The U.S. Department of Health and Human Services (HHS) on Monday announced new guidelines under the Affordable Care Act that will ensure women receive essential preventive health care services, a move that women’s health providers such as Planned Parenthood are applauding.
“This decision is historic, since contraceptives and other vital preventive health care services for women will no longer be treated as luxury care,” a Planned Parenthood Mar Monte press release states. “This will be ground-breaking for many women in Nevada struggling with the cost of birth control and other essential health care services.”
Eight specific services will be made available void of co-payment, co-insurance or deductible expenses for patients under the new HHS guidelines, including contraceptive methods and counseling; annual well-woman preventive examinations; counseling for sexually transmitted infections; counseling and screening for HIV; screening and counseling for interpersonal and domestic violence; breast-feeding support, supplies and counseling; and screening for gestational diabetes.
According to an HHS press release, the new regulations go into effect Aug. 1, 2012, and will require all new health plans to include these services without cost sharing for insurance policies with plan years beginning on or after the effective date.
“Plans will retain the flexibility to control costs and promote efficient delivery of care by, for example, continuing to charge cost-sharing for branded drugs if a generic version is available and is just as effective and safe for the patient to use,” the HHS release states.
Religious institutions that provide health coverage for employees will not be required to offer the contraception services.
Alison Gaulden, vice president of public affairs for Planned Parenthood in northern Nevada, called the new regulations “a game-changer for women’s health.”
“Tens of thousands of women in Washoe County alone need access and coverage,” Gaulden said.
More than half of women between the ages of 18 and 34 in Nevada reported having a hard time affording birth control at one time or another, Gaulden said.
“In Nevada in 2008, 142,000 women who needed birth control couldn’t afford it,” Gaulden said. “And that was only at the beginning of the recession. I’d hate to guess what that number is now.”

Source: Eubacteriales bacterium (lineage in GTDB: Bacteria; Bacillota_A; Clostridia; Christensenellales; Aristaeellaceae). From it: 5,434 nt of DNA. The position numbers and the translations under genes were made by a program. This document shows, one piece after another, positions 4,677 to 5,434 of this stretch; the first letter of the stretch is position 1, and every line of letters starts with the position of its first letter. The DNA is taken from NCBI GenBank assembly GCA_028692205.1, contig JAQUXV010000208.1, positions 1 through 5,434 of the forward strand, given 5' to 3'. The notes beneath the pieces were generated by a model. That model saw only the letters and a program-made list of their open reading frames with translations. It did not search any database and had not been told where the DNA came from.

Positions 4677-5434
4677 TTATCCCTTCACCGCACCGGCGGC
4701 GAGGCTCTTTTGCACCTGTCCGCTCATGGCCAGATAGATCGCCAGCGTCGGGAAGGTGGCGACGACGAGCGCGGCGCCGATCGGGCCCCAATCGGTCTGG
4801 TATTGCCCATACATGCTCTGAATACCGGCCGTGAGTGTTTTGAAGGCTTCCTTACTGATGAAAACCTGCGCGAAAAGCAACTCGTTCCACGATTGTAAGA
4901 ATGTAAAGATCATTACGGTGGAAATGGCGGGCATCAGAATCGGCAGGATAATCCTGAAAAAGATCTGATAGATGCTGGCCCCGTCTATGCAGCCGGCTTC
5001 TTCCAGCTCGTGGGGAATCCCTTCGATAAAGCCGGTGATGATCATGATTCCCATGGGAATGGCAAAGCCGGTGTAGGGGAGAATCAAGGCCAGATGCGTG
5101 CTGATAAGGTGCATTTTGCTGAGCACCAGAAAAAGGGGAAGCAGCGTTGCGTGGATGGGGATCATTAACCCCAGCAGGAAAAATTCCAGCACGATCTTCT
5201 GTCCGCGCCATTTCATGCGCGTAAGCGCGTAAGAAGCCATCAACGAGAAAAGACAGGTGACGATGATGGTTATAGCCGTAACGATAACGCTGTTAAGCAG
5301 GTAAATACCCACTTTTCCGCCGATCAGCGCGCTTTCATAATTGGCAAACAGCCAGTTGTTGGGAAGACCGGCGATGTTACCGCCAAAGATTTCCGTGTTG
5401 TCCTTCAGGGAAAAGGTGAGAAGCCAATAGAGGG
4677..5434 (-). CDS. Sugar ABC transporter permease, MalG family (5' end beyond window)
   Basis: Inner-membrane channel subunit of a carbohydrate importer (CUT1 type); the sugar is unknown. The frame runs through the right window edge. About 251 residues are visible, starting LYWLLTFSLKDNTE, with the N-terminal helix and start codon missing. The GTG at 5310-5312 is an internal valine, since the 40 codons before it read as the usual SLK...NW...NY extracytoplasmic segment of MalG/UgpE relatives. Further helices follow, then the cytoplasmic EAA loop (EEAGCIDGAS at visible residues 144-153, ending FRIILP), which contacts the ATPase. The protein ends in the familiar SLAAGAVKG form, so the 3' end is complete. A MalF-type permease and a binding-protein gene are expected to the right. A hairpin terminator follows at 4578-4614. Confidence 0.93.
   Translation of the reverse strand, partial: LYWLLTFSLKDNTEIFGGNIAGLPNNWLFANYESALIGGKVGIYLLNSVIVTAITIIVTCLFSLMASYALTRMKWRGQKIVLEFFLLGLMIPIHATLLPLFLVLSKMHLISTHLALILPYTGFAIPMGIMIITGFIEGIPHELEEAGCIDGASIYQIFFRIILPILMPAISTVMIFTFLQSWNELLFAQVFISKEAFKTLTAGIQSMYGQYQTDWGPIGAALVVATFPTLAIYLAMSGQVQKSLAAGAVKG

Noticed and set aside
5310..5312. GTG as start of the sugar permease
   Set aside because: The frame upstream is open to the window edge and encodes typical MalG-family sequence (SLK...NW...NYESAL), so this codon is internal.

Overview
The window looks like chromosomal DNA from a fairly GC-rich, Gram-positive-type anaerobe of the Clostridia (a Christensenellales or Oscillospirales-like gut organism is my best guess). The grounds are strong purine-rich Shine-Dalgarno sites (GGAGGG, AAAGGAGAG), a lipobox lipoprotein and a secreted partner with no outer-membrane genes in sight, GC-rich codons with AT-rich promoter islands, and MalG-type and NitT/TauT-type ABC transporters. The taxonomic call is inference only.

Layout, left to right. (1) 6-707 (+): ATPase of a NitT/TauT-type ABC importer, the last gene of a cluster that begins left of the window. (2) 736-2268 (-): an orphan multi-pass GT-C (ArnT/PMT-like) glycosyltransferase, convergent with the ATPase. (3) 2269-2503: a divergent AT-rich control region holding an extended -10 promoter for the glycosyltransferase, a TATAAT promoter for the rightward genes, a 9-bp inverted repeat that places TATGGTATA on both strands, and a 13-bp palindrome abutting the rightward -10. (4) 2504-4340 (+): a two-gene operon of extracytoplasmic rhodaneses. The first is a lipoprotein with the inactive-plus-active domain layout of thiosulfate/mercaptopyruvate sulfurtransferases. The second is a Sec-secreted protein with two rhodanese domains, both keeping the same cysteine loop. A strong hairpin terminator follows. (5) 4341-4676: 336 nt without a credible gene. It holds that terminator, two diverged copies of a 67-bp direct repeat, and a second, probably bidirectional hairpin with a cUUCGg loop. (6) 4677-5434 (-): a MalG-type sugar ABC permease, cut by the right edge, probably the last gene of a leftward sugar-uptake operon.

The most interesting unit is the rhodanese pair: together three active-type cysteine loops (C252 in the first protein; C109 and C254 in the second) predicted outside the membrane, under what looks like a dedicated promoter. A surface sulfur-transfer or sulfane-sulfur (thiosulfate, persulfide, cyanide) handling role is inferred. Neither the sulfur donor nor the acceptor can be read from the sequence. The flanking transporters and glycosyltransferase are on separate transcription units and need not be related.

Increasing access to birth control will decrease the number of unintended pregnancies, resulting in cost savings for insurance companies, Gaulden said. Fewer unintended pregnancies also will translate to fewer abortions.
“The benefits are huge,” Gaulden said. “Women will be healthier overall.”
Contraceptives are prescribed for medical purposes other than for birth control. According to the website for the Center for Young Women’s Health, www.youngwomenshealth.org, contraceptive pills can be used to alleviate symptoms associated with polycystic ovary syndrome, endometriosis and menstrual complications, such as cramping and excessive bleeding. Contraception also can relieve acne.
Gaulden said offering contraceptive and preventive services at no cost to the insured will reverse a disturbing trend of women putting off check-ups because of expense.
“As early as 2008, data showed one in five women were postponing their annual exams because of the cost,” Gaulden said. “We have closed a health center because women weren’t coming in.”
Annual exams are necessary to detect and treat cancer and diseases in early stages, she said.
“Insurance companies will pay for your cancer treatment,” Gaulden said, but it makes more sense to pay for the preventive screenings.
Gaulden said she has yet to hear any opposition to the new regulations, even from insurance providers.
“It would be hard for insurance companies to argue because birth control is cheaper than pregnancy,” she said.
According to a 2011 Thomson Reuters National Public Radio health poll, American consumers are broadly in favor of oral contraceptive coverage by both private and government-subsidized health insurance plans. The poll, released in June, found that 77 percent of respondents believe private insurance should cover most or all cost of oral contraceptives, and 74 percent believe government-subsidized insurance plans should cover birth control pills.